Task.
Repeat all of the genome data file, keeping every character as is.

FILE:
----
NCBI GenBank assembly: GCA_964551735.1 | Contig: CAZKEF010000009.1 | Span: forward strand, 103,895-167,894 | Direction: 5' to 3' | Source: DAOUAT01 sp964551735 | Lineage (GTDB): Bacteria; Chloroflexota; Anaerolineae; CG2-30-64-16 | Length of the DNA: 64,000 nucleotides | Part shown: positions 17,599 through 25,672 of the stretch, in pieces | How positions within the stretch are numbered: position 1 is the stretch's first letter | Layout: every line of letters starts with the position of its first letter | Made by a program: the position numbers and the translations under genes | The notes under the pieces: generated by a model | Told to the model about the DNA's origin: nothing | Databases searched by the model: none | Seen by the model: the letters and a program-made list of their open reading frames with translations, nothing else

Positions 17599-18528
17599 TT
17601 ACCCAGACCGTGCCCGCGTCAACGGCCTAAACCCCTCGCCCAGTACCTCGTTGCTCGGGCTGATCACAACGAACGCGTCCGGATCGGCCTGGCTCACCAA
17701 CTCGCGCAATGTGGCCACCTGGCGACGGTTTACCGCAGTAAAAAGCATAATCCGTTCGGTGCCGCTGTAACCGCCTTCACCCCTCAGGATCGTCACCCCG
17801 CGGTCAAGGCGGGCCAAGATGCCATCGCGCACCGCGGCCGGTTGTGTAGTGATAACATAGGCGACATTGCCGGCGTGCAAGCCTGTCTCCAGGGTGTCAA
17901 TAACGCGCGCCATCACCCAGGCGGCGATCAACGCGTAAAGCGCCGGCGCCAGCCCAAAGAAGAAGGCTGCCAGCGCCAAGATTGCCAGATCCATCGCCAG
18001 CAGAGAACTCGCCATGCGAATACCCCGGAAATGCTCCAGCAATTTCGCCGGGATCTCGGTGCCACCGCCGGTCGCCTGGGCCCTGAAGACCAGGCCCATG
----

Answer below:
NCBI GenBank assembly: GCA_964551735.1 | Contig: CAZKEF010000009.1 | Span: forward strand, 103,895-167,894 | Direction: 5' to 3' | Source: DAOUAT01 sp964551735 | Lineage (GTDB): Bacteria; Chloroflexota; Anaerolineae; CG2-30-64-16 | Length of the DNA: 64,000 nucleotides | Part shown: positions 17,599 through 25,672 of the stretch, in pieces | How positions within the stretch are numbered: position 1 is the stretch's first letter | Layout: every line of letters starts with the position of its first letter | Made by a program: the position numbers and the translations under genes | The notes under the pieces: generated by a model | Told to the model about the DNA's origin: nothing | Databases searched by the model: none | Seen by the model: the letters and a program-made list of their open reading frames with translations, nothing else

Positions 17599-18528
17599 TT
17601 ACCCAGACCGTGCCCGCGTCAACGGCCTAAACCCCTCGCCCAGTACCTCGTTGCTCGGGCTGATCACAACGAACGCGTCCGGATCGGCCTGGCTCACCAA
17701 CTCGCGCAATGTGGCCACCTGGCGACGGTTTACCGCAGTAAAAAGCATAATCCGTTCGGTGCCGCTGTAACCGCCTTCACCCCTCAGGATCGTCACCCCG
17801 CGGTCAAGGCGGGCCAAGATGCCATCGCGCACCGCGGCCGGTTGTGTAGTGATAACATAGGCGACATTGCCGGCGTGCAAGCCTGTCTCCAGGGTGTCAA
17901 TAACGCGCGCCATCACCCAGGCGGCGATCAACGCGTAAAGCGCCGGCGCCAGCCCAAAGAAGAAGGCTGCCAGCGCCAAGATTGCCAGATCCATCGCCAG
18001 CAGAGAACTCGCCATGCGAATACCCCGGAAATGCTCCAGCAATTTCGCCGGGATCTCGGTGCCACCGCCGGTCGCCTGGGCCCTGAAGACCAGGCCCATG